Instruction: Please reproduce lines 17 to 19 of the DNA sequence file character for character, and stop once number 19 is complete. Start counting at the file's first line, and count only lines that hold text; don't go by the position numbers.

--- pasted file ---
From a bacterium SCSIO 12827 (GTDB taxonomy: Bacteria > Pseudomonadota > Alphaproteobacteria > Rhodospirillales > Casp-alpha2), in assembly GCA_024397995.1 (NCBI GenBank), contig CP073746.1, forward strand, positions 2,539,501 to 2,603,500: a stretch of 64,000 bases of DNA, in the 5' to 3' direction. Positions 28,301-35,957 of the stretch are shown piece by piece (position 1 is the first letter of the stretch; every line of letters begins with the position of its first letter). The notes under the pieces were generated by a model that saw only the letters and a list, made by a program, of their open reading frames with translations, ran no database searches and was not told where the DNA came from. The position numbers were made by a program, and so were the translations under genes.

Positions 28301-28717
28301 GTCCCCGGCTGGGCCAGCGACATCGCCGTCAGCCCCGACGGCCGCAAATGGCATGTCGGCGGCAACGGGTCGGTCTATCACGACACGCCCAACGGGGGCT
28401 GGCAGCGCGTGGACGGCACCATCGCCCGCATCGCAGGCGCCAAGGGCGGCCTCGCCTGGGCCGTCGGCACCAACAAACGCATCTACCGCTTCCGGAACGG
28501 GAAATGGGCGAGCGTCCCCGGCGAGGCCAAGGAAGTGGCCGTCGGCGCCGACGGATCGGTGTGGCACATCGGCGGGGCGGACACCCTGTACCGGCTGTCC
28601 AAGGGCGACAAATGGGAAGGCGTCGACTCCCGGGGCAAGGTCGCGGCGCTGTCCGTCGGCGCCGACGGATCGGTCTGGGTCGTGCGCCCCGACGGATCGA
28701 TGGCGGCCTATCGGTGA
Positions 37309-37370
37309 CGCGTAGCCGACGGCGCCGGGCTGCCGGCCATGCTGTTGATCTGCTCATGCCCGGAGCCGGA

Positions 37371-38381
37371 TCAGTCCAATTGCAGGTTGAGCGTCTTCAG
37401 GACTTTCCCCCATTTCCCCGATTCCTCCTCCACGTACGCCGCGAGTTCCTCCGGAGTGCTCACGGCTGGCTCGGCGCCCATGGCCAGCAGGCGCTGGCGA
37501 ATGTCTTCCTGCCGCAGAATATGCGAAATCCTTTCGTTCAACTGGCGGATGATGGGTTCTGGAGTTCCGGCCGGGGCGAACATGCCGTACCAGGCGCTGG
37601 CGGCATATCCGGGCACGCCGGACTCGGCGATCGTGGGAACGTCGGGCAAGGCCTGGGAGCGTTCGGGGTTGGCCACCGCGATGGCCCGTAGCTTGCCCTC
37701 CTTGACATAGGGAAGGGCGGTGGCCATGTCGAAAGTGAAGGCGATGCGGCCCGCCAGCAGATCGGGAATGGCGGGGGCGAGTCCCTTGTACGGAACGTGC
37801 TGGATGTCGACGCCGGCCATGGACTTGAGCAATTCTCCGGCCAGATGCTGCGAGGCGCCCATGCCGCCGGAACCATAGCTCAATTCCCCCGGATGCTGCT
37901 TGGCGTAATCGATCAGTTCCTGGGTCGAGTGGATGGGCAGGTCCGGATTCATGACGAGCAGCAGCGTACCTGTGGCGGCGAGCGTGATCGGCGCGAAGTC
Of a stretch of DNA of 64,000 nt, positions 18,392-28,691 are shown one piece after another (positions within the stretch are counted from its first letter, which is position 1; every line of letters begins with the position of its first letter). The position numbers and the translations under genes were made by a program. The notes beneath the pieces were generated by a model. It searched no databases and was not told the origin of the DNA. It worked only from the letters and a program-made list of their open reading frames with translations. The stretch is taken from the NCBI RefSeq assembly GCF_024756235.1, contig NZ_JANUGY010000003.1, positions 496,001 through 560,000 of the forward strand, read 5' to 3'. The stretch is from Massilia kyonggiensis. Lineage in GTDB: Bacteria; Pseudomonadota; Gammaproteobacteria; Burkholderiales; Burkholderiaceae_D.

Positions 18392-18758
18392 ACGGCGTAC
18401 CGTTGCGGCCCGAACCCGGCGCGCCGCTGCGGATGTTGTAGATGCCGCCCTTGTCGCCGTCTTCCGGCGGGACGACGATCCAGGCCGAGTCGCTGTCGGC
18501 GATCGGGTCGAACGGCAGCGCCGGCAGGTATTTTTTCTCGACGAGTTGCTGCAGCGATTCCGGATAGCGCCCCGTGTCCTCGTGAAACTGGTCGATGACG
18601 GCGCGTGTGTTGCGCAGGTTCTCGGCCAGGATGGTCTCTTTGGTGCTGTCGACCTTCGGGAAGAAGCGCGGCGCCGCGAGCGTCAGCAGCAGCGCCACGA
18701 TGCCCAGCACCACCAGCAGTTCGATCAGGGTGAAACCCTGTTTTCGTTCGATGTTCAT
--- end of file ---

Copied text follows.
37901 TGGCGTAATCGATCAGTTCCTGGGTCGAGTGGATGGGCAGGTCCGGATTCATGACGAGCAGCAGCGTACCTGTGGCGGCGAGCGTGATCGGCGCGAAGTC
Of a stretch of DNA of 64,000 nt, positions 18,392-28,691 are shown one piece after another (positions within the stretch are counted from its first letter, which is position 1; every line of letters begins with the position of its first letter). The position numbers and the translations under genes were made by a program. The notes beneath the pieces were generated by a model. It searched no databases and was not told the origin of the DNA. It worked only from the letters and a program-made list of their open reading frames with translations. The stretch is taken from the NCBI RefSeq assembly GCF_024756235.1, contig NZ_JANUGY010000003.1, positions 496,001 through 560,000 of the forward strand, read 5' to 3'. The stretch is from Massilia kyonggiensis. Lineage in GTDB: Bacteria; Pseudomonadota; Gammaproteobacteria; Burkholderiales; Burkholderiaceae_D.

Positions 18392-18758